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Foreign Extortion Prevention Act

What is the Foreign Extortion Prevention Act (FEPA)?

In late 2023, Congress passed a key legislation to strengthen the legal framework for combating international bribery and corruption. 

President Biden signed the Foreign Extortion Prevention Act (FEPA) into law in December 2023. It complements the existing Foreign Corrupt Practices Act (FCPA)

Foreign Extortion Prevention Act (FEPA)
The FEPA makes it a crime for foreign officials to demand or accept anything of value.

It directly targets foreign bribery's “demand” side by empowering the U.S. to penalize foreign officials for soliciting bribes from U.S. individuals, companies, or organizations.

FEPA makes it a crime for any foreign official, including any employee of a foreign government or any current or former senior official of a foreign government's executive, legislative, judicial, or military branches or any immediate family member or close associate to demand or accept a bribe from an American company, or from anyone while in United States territory in connection with obtaining or retaining business.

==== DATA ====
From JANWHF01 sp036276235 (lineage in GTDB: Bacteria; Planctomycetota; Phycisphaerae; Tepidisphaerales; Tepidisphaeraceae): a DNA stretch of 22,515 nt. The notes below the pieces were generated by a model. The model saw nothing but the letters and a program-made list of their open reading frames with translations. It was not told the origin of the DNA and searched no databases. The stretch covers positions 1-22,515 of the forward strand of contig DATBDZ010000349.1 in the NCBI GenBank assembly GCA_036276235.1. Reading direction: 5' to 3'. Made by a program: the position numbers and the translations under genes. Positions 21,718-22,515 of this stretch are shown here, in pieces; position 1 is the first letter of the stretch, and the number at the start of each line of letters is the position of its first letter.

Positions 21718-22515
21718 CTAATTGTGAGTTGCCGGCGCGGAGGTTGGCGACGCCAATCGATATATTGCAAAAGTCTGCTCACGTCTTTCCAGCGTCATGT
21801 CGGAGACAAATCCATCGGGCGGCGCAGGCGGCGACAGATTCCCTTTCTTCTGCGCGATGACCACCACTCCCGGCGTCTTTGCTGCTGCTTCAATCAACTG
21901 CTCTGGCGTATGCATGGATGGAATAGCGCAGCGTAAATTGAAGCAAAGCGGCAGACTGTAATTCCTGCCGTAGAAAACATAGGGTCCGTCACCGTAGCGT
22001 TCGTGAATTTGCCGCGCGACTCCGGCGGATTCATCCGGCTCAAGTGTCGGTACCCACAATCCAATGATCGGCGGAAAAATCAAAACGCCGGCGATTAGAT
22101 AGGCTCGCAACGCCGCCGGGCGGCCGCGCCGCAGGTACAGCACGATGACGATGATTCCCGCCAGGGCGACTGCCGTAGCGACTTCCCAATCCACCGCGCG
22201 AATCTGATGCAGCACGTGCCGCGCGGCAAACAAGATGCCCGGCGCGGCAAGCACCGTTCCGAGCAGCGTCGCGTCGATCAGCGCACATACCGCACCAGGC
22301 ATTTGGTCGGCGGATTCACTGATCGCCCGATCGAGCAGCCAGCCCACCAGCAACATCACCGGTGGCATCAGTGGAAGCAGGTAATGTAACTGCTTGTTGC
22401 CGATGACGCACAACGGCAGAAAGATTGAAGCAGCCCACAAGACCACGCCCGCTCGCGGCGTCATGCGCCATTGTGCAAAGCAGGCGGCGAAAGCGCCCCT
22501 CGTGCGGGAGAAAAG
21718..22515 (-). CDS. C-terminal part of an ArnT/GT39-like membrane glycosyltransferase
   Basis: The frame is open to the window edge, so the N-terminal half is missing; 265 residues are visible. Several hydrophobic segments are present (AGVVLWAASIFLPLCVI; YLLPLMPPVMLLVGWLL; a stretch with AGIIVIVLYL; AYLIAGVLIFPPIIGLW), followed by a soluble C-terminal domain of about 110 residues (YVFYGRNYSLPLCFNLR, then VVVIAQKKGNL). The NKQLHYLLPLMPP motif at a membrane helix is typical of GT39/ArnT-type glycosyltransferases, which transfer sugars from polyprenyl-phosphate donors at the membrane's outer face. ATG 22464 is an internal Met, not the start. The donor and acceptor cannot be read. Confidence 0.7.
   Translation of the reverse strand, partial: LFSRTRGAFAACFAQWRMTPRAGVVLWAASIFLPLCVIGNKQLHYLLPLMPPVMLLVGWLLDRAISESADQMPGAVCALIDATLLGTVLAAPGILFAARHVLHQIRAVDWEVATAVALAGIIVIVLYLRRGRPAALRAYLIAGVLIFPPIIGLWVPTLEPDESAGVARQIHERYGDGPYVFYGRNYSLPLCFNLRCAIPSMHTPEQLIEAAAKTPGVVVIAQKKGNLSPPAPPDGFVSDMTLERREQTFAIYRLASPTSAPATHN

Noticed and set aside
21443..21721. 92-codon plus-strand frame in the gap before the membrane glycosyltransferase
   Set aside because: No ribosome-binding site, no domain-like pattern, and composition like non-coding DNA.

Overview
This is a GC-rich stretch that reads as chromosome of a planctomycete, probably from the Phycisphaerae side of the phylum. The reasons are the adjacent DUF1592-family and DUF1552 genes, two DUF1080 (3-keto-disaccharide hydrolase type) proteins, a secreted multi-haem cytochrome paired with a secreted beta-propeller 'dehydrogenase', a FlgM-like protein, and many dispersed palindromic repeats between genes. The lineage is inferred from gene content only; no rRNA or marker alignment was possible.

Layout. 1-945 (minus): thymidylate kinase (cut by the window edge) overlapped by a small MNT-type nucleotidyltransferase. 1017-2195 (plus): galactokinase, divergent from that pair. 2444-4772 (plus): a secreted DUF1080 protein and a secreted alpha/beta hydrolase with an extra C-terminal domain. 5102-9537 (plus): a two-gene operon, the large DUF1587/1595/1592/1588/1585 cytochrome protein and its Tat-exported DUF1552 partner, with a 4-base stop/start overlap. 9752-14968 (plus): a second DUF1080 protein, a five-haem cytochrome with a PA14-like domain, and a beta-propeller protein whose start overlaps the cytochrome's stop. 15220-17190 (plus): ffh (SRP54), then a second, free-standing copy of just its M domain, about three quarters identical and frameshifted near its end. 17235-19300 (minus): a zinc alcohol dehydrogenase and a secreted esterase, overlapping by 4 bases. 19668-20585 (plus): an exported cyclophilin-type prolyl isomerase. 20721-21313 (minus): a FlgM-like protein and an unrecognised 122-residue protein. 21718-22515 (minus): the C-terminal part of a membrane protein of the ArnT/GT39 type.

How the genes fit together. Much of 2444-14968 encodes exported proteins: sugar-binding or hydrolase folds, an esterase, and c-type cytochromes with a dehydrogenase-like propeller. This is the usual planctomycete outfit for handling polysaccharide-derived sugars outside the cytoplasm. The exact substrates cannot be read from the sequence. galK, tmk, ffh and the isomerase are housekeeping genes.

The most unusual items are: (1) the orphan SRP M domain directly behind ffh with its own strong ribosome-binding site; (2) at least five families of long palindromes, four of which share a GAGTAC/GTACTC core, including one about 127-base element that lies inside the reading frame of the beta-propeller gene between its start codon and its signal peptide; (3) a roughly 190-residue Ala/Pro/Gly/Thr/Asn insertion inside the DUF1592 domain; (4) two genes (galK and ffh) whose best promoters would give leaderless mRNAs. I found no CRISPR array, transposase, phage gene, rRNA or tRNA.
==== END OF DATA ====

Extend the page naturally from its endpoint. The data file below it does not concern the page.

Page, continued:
The FEPA is considered a powerful new criminal law passed by the United States Government to help bring justice to victims of corruption worldwide. 

FEPA is a bipartisan law that has the potential to help weed out foreign corruption at its source. Some have described it as the most sweeping and consequential foreign bribery law in decades. 

Transparency International's annual Corruption Perceptions Index shows that people in more than 120 countries face serious corruption problems. Many are governed by kleptocracies, where corrupt officials routinely steal resources from their citizens with impunity.

The FEPA could possibly disrupt these illegal practices by giving the U.S. government the legal authority to criminally prosecute any foreign official who demands or accepts a bribe from any American company anywhere in the world.

Notably, current federal law makes it a crime for an American to offer a bribe to a foreign official but does nothing to punish a foreign official who demands or accepts such a bribe.

What is the Purpose of FEPA?

The motivation behind FEPA is rooted in the need to address a significant gap in U.S. anti-corruption legislation

While existing laws such as the Foreign Corrupt Practices Act (FCPA) penalize U.S. companies and individuals for bribing foreign officials, no corresponding legal mechanism has held those foreign officials accountable for demanding bribes.